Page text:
by Laura Neilson
I know I'm not alone in my love for grocery shopping in foreign countries. It's a great way to get a sense of a country's consumer culture—not just by seeing what the people of that country buy, but also the particular ways that all the product are packaged and displayed. But what exactly does an Austrian MPREIS grocery store, self-dubbed "The Seriously Sexy Supermarket" sell? The same things as any other local supermarket, only in a seriously cool and modern setting.
Telfs, photo by Thomas Jantscher
It's rare to come across a supermarket that's as revealing on the outside as it is for what's inside, but that's exactly what these stores achieve. For the last fifteen years, the Austrian chain has commissioned a steady stream of up and coming architects to design buildings that make the most of their mountainous settings in the Tyrolean Alps. With the exception of its bright red logo, each MPREIS location differs from the next, making any of its 150-plus stores a worthwhile destination—even if you're just picking up a box of muesli.
Achenkirch, photo by Lukas Schaller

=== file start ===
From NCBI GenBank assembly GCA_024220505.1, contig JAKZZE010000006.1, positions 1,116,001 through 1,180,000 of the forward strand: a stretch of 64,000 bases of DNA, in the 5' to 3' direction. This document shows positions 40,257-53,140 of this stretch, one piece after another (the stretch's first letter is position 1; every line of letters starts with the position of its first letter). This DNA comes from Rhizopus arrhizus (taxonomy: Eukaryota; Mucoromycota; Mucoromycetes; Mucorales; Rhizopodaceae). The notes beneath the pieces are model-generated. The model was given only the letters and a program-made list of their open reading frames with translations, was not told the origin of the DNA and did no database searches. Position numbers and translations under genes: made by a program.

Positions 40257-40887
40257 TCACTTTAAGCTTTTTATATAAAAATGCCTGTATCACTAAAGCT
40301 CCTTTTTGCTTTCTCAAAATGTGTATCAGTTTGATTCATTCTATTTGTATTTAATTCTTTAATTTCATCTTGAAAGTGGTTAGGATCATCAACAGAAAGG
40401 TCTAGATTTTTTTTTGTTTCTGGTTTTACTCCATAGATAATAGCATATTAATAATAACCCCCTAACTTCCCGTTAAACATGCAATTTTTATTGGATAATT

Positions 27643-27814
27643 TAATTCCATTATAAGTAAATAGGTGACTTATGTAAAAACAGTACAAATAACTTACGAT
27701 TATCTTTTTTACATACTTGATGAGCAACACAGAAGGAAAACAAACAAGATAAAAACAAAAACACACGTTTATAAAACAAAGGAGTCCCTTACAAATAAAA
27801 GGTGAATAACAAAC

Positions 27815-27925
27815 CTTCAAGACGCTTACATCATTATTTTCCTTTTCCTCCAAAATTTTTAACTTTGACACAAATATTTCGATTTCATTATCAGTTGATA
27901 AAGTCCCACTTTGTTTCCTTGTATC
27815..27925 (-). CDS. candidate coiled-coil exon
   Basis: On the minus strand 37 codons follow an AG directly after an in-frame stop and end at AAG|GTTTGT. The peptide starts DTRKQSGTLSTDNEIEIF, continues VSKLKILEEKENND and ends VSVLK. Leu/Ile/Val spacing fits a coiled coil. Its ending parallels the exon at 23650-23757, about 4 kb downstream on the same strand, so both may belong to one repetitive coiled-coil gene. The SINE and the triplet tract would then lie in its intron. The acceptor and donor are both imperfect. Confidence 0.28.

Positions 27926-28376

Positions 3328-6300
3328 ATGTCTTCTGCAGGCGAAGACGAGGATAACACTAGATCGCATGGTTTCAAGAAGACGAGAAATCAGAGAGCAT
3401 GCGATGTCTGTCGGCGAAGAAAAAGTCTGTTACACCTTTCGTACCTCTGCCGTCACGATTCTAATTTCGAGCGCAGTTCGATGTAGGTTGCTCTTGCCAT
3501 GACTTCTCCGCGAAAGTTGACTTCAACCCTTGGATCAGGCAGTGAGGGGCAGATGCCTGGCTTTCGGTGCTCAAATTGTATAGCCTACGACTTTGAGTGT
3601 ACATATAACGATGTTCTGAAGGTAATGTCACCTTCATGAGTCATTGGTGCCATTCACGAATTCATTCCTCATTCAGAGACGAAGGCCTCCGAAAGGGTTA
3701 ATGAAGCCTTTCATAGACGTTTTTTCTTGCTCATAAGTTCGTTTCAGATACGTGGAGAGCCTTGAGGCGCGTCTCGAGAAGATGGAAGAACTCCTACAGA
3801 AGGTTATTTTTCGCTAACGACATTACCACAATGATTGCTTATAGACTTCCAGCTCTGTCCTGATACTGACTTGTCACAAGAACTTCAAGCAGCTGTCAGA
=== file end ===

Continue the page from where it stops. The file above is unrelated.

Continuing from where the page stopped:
Architect Hans Peter Machne's design in Osttirol is a an awesome, space-age sloping structure that looks just as cool at night as it does in bright daylight. A market in Telfs, designed by Peter Lorenz, bears a similar aesthetic while the chain's Giner & Wucherer-designed Achenkirch store exemplifies a completely different style of design. Wooden and curved, the building stands up beautifully against its alpine surroundings.
Osttirol, photo by Paul Ott
The construction of the buildings themselves consist of natural and ecological materials such as wood and stone. In addition to the increased use of geothermal heating technologies and the presence of secondary rooms with built-in motion sensors to control the lighting and other conditions, designers also capitalize on the presence of sunlight to reduce electricity usage (as seen in Niederndorf, where the store's outer walls are primarily see-through). Some might consider grocery shopping a mundane task, but clearly MPREIS customers might argue otherwise.
Niederndorf, photo by Thomas Jantscher